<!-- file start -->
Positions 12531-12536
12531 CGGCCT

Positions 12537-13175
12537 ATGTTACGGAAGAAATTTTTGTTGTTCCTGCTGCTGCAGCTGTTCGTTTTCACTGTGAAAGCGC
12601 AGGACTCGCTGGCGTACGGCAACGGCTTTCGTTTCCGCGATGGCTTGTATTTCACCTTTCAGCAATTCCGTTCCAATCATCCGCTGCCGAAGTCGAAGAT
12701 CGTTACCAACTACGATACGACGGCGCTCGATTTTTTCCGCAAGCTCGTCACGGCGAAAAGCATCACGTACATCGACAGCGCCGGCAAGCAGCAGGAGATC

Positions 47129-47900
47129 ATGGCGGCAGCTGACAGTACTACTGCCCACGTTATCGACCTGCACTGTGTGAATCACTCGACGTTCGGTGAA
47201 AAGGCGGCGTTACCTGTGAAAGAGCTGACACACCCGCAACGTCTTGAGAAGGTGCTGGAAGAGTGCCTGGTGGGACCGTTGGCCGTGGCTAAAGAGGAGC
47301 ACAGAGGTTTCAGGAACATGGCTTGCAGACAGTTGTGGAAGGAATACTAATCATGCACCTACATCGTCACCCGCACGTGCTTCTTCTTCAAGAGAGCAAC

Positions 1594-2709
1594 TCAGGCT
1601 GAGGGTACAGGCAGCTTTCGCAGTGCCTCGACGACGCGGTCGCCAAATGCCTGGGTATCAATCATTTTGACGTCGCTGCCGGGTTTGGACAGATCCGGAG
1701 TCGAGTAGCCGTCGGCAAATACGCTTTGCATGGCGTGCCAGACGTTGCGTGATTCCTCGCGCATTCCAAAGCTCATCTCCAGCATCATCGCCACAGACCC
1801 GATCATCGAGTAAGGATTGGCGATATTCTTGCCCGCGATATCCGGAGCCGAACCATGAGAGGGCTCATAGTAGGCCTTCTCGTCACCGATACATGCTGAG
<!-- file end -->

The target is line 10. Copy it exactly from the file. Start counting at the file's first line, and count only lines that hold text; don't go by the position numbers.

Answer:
47301 ACAGAGGTTTCAGGAACATGGCTTGCAGACAGTTGTGGAAGGAATACTAATCATGCACCTACATCGTCACCCGCACGTGCTTCTTCTTCAAGAGAGCAAC